1990 petition regarded as Magna Carta for disability rights

What is considered to be the most impressive petition drive of its day, for the Americans with Disabilities Act (ADA), bears the names of more than 8,500 people with disabilities, their advocates and organizations. While gathering thousands of petition signatures is easy with today’s social media and online tools, this important petition took shape 25 years ago. Supporters had to pass and mail paper copies to get names added, which was no easy task.

But the petition was needed to show support for the ADA and to keep elected officials from weakening its protections. By March 1990, the ADA had already passed the U.S. Senate, 76-8, and had bipartisan Congressional support. The petition called for the ADA to be approved by the House of Representatives. The petition appeared in the February 7, 1990 edition of the Washington Post. It was the idea of the late Justin Dart. Justin’s wife, Yoshiko, recalled that it was very expensive to buy a full page ad but he convinced the Washington Post sales department to charge only half price.

Yoshiko Dart solicited donations from around the country, kept up with hundreds of incoming contribution checks of $2, $5, $10 and $25; sorting and depositing them in their local bank, and entering donors’ names without a modern computer system.

The ad was headlined, Message to Congress from Representatives of 43 Million Americans with Disabilities. The ad congratulated then-President George H.W. Bush, Attorney General Richard Thornburgh, Senators Tom Harkin, Robert Dole, Ted Kennedy, John McCain, Paul Simon, David Durenberger, Orrin Hatch and all who supported the Senate’s approval of the ADA.

The ad stated, “WE URGE THE PROMPT APPROVAL by the US House of Representatives of this landmark legislation to provide to people with disabilities the comprehensive civil rights protection which other minorities attained more than two decades ago.”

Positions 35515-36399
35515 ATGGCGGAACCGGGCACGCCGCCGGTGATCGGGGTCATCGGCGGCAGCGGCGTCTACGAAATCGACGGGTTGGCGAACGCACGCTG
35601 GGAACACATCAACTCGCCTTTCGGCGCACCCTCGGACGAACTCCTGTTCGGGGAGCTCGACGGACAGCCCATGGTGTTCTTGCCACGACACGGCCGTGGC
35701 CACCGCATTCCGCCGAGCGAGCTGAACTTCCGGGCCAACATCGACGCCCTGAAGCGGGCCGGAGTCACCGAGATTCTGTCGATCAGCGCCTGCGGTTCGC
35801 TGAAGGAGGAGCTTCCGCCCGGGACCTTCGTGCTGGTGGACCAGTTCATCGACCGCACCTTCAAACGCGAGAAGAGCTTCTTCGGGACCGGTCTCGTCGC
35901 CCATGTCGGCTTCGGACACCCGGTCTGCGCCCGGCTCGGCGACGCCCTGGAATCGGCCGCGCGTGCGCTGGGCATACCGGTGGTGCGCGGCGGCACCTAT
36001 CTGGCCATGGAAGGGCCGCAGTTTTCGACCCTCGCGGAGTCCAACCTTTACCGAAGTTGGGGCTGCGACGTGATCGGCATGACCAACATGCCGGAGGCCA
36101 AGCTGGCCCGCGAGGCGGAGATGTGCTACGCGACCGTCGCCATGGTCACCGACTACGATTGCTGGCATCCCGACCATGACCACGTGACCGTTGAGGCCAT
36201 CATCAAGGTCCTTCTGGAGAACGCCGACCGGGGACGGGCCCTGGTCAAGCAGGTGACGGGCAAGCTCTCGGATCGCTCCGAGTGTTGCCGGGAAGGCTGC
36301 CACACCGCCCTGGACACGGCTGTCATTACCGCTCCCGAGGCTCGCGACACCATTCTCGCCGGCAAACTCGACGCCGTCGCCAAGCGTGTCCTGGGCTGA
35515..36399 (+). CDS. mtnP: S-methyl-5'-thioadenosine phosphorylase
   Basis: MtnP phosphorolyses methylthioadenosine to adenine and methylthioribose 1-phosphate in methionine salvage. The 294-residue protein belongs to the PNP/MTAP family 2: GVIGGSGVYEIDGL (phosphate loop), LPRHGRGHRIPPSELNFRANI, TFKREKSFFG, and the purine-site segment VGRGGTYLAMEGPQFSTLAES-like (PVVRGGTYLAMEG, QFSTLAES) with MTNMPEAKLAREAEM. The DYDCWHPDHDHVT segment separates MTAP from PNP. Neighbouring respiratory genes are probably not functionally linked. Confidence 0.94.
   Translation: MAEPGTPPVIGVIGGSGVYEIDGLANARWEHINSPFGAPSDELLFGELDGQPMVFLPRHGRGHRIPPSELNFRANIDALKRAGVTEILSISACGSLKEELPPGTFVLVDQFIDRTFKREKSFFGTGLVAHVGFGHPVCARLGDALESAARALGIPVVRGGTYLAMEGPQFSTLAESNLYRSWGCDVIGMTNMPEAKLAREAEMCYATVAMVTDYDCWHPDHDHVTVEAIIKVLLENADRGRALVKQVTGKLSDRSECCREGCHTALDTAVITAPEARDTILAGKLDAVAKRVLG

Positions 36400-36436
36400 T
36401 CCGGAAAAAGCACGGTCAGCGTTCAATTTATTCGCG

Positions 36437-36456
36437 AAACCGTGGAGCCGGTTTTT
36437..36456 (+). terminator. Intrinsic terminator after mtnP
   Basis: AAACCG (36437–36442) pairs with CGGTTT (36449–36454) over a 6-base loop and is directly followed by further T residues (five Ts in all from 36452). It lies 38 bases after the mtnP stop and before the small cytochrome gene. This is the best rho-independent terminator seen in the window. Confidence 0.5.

The ad also urged that the House reject “weakening amendments that would legalize intolerable discrimination which has made people with disabilities this nation’s most isolated, unemployed, impoverished and welfare dependent minority.” The ADA was under fire by those who claimed it would impose high costs on businesses, and put businesses at risk for litigation.

“These claims are groundless,” the ad stated. “They reflect the same obsolete attitudes, unfounded fears and doomsday predictions that have greeted all previous extensions of basic civil rights protections.” Yoshiko Dart recalled that Harkin was impressed by the ad and instructed his aide to find out who organized it. The aide called the telephone number listed at the bottom of the ad.

One week later, on February 14, 1990, Justin Dart had an opportunity to see Bush in the Oval Office. He wanted to make sure the president would see the actual ad. One of Yoshiko Dart’s daughters wrote a message, with red marker, on the full-page ad. “Mr. President, Happy Valentine’s! We love you!” That brought a smile from the commander-in-chief. Most of the elected officials who championed the ADA are gone from the scene. Justin Dart died in 2002 at the age of 71, from congestive heart failure related to complications of post-polio syndrome.

Years after his death, he is still is an icon for the modern disability movement and the ideals of inclusion, advocacy and leadership. In his final statement, Dart wrote: “I call for solidarity among all who love justice, all who love life, to create a revolution that will empower every single human being to govern his or her life, to govern the society and to be fully productive of life quality for self and for all.”

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Access Press is interested in reader submissions for the monthly History Note column, to complement the articles written by Luther Granquist and other contributors. Submissions must center on events, people and places in the history of Minnesota’s disability community. We are interested in history that focuses on all types of disability topics, so long as the history has a tie to Minnesota. We are especially interested in stories from Greater Minnesota. Please submit ideas prior to submitting full stories, as we may have covered the topic before. Contact us at access@accesspress.org or 651-644-2133 if you have questions. The History Note is a monthly column sponsored by the Minnesota Governor’s Council on Developmental Disabilities.

 

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